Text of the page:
Security can be more complex. It is important to plan for End-to-end authentication and effective authorization in advance. End-to-end data integrity and data confidentiality are also important for some applications. It may be necessary to map between different security mechanisms, but it is best to avoid this as much as possible. Interoperability can be a problem. Because the specification is still relatively immature, the SOAP implementations of different vendors do not always work well together.

Problems may occur when you modify an existing application so that you can access it through an XML Web services. When you connect a program that has never been intended to be used together, there is always a problem with speed, scalability, and security. Existing applications are typically not built as servers, so handling small requests can easily overwhelm them. Reducing the number of requests and increasing the data contained in each request may improve the performance of your application. In addition, existing applications typically do not handle unexpected workloads, such as the load that can occur when software is exposed to the Internet. If possible, it may be helpful to use some sort of queuing mechanism to store the request before the request is answered.

It is very important to adjust the fault. Especially if you need only one semantic request, you usually need to be extra careful. For example, a request may time out, triggering a retry, but the original request may have been delayed for some reason only. If there is a problem with two remote Web service execution for a single call, you must create a mechanism to resolve the problem.

It is not possible to provide end-to-end transactions that depend on distributed locking, which is persisted across organizational boundaries. Most organizations do not allow "foreign" applications to lock data, so it is not possible to implement two-phase commit-style transactions. You can only consider compensating transactions for any necessary rollback use.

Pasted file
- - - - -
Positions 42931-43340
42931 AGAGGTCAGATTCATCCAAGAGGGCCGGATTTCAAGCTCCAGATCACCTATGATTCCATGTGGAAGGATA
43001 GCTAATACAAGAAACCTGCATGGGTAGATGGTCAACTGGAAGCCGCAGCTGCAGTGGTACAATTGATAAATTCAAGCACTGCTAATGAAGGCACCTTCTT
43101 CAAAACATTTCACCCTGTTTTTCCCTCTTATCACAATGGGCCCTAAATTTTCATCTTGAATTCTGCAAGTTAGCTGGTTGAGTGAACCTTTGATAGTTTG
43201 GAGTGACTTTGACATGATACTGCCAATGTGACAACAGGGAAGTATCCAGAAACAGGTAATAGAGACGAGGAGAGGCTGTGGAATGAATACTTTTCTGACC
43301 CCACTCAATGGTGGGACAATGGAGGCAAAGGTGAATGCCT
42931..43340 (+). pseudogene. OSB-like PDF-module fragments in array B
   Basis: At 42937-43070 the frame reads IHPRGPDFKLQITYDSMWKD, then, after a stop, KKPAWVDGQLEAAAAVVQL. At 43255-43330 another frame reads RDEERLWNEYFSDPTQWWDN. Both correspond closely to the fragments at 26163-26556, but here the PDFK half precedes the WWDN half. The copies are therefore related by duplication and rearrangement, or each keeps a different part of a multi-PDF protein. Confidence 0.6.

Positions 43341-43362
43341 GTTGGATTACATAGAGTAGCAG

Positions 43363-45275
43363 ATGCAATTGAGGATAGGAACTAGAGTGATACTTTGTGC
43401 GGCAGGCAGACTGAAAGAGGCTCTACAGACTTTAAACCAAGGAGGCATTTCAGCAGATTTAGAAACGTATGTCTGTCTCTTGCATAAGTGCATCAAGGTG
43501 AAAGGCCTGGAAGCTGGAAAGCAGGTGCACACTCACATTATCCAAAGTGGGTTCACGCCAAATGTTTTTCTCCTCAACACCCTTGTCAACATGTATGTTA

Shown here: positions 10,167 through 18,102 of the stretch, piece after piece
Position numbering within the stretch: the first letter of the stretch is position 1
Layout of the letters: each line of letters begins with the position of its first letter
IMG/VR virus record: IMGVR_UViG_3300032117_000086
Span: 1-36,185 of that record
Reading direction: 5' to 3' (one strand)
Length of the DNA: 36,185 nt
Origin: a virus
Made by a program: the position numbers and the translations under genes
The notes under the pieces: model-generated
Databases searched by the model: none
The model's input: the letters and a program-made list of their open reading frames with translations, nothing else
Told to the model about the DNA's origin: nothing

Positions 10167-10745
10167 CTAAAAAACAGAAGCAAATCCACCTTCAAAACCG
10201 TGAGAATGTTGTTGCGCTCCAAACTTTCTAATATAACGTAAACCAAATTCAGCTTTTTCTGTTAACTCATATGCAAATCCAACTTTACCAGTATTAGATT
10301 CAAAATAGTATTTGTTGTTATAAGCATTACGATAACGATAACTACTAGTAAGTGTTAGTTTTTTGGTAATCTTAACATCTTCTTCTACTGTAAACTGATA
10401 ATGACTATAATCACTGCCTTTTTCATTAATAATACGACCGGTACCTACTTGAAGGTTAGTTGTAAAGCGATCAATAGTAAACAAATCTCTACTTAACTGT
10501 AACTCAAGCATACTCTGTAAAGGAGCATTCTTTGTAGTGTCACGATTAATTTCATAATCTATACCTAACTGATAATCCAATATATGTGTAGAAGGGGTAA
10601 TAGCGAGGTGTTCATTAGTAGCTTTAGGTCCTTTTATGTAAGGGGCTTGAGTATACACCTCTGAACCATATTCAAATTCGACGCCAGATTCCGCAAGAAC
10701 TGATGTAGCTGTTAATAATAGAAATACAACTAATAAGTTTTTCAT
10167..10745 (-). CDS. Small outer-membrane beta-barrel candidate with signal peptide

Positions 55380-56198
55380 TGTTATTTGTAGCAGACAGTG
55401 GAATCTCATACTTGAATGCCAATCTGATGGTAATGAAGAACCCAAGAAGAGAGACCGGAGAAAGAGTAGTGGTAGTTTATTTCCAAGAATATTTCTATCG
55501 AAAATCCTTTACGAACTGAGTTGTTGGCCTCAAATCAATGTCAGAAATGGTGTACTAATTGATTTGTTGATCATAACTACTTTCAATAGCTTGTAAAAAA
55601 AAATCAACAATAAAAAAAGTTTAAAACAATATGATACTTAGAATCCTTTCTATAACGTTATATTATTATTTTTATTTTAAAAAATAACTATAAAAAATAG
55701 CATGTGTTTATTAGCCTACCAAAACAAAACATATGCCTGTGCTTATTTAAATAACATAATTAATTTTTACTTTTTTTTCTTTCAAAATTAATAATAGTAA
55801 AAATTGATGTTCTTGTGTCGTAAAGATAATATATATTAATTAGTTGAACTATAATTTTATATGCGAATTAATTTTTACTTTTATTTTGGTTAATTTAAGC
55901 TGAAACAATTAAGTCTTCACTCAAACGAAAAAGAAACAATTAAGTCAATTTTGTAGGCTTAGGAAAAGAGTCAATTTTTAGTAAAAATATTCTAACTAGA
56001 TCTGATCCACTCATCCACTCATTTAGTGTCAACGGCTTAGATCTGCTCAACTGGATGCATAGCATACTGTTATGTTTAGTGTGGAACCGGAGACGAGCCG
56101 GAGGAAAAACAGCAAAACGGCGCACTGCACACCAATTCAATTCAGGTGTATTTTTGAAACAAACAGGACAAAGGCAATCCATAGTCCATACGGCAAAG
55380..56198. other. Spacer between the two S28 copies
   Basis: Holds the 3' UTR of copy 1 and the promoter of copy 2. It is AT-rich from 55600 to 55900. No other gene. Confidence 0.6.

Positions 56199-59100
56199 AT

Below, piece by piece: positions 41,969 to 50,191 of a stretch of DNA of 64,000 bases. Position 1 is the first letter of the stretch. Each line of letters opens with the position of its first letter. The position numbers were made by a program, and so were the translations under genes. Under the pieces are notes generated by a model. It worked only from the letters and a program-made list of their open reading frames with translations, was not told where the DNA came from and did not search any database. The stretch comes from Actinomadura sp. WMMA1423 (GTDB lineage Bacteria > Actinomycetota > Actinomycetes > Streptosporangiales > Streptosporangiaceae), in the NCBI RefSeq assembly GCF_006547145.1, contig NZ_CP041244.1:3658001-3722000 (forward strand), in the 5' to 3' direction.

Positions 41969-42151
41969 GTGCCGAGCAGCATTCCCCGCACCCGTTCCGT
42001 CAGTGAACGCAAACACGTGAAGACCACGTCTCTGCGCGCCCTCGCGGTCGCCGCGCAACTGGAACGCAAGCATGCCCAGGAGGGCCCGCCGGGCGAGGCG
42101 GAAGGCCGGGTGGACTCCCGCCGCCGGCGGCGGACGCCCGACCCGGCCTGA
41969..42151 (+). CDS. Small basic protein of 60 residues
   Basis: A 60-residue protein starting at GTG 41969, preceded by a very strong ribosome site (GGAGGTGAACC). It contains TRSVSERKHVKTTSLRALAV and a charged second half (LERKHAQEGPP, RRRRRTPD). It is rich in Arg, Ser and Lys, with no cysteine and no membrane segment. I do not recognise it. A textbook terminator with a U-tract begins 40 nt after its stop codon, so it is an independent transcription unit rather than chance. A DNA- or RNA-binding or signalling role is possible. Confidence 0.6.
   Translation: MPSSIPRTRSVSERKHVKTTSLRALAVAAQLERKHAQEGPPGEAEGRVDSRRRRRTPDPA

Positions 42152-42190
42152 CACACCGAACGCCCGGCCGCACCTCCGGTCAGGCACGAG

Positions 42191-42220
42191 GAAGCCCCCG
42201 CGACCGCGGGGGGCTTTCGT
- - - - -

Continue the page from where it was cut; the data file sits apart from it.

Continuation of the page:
Because the data that is received may span the application and organization boundaries, each end of WEB services communication may need to examine the data carefully. While the creator of an application may be very trusting of the accuracy of data generated by other parts of their own application, they cannot hold the same trust in other applications. The information received may even contain malicious code and must be examined carefully.

SOAP and the XML that it carries are very much data-defined. Passing too much data in one call can overwhelm a low-bandwidth network. Conversely, too little data is passed in one call, and the application that handles those requests is ruined. Although this is difficult, it is important to find the right balance point.


Architecture is the key. Choosing the right structure for applications, especially those distributed across multiple systems, is critical. If the wrong architecture is chosen, no matter how good the developer is, it is not always possible to fix it in the implementation process. Bad decisions can lead to reduced performance, reduced security, and fewer options available when an application needs to be updated.

Windows DNA provides a solid foundation for N-tier applications where Windows developers can build applications based on the knowledge they have learned from the field of DNA and apply most of them to the new. NET environment. However, understanding the changes recommended in this article will help you create faster, more secure, and more powerful applications. For N-tier applications and applications that adopt new WEB services technologies,. NET can provide a lot of functionality.